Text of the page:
2.9.1 对象保存在哪里?


程序运行时,最好对数据保存到什么地方心中有数。
  1. 寄存器. This is the fastest storage because it exists in a place different than that of other storage: inside the processor. However, the number of registers is severely limited, so registers are allocated by the compiler according to its needs. You don't have direct control, nor do you see any evidence in your programs that registers even exist.
  2. 堆栈. This lives in the general RAM (random-access memory) area, but has direct support from the processor via its stack pointer. The stack pointer is moved down to create new memory and moved up to release that memory. This is an extremely fast and efficient way to allocate storage, second only to registers. The Java compiler must know, while it is creating the program, the exact size and lifetime of all the data that is stored on the stack, because it must generate the code to move the stack pointer up and down. This constraint places limits on the flexibility of your programs, so while some Java storage exists on the stack in particular, object handles Java objects are not placed on the stack.
  3. 堆. This is a general-purpose pool of memory (also in the RAM area) where all Java objects live. The nice thing about the heap is that, unlike the stack, the compiler doesn't need to know how much storage it needs to allocate from the heap or how long that storage must stay on the heap. Thus, there's a great deal of flexibility in using storage on the heap. Whenever you need to create an object, you simply write the code to create it using new and the storage is allocated on the heap when that code is executed. And of course there's a price you pay for this flexibility: it takes more time to allocate heap storage.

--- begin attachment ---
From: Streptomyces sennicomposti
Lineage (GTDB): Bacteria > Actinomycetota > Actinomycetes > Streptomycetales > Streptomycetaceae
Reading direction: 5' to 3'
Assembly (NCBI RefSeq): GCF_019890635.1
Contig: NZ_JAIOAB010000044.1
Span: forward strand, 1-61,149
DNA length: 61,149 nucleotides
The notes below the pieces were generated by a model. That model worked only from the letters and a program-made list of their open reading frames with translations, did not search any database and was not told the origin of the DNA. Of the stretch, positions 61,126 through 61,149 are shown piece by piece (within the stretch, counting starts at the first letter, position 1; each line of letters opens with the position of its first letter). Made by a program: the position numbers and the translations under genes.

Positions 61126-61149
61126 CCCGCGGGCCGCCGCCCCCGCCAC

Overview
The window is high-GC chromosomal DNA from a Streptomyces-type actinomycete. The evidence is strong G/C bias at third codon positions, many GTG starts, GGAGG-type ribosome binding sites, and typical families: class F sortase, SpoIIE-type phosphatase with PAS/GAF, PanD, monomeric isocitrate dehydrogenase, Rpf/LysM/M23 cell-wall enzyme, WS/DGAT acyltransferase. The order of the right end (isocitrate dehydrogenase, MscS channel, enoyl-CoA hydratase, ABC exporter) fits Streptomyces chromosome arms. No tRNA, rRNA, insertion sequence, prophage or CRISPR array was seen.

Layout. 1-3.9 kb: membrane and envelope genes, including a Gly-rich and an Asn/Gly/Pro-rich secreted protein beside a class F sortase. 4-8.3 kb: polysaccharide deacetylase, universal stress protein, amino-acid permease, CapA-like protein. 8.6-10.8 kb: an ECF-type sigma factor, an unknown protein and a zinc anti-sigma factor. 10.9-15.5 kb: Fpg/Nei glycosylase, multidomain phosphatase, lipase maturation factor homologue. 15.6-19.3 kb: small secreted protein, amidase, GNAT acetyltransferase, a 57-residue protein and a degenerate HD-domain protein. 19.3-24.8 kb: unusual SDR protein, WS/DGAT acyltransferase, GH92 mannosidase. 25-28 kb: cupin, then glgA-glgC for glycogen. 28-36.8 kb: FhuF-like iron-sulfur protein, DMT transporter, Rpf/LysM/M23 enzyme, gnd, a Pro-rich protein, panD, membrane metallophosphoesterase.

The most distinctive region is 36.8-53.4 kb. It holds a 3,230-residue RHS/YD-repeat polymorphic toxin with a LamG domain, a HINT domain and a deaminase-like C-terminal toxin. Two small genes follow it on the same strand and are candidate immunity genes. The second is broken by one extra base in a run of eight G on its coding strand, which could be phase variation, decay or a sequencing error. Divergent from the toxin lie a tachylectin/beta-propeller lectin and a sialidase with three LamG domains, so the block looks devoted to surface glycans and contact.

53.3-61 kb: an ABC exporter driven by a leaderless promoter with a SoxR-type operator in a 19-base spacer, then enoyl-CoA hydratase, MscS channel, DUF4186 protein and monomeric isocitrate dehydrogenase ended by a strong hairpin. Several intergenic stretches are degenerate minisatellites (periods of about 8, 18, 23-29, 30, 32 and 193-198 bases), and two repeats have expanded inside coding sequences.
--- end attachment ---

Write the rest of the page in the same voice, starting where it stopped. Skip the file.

4. 静态存储. "Static" is used here in the sense of "in a fixed location" (although it's also in RAM). Static storage contains data that is available for the entire time a program is running. You can use the static keyword to specify that a particular element of an object is static, but Java objects themselves are never placed in static storage.
  5. 常数存储. Constant values are often placed directly in the program code, which is safe since they can never change. Sometimes constants are cordoned off by themselves so that they can be optionally placed in read-only memory (ROM).
  6. 非RAM存储. If data lives completely outside a program it can exist while the program is not running, outside the control of the program. The two primary examples of this are streamed objects, in which objects are turned into streams of bytes, generally to be sent to another machine, and persistent objects, in which the objects are placed on disk so they will hold their state even when the program is terminated. The trick with these types of storage is turning the objects into something that can exist on the other medium, and yet can be resurrected into a regular RAM-based object when necessary. Java 1.1 provides support for lightweight persistence, and future versions of Java might provide more complete solutions for persistence.

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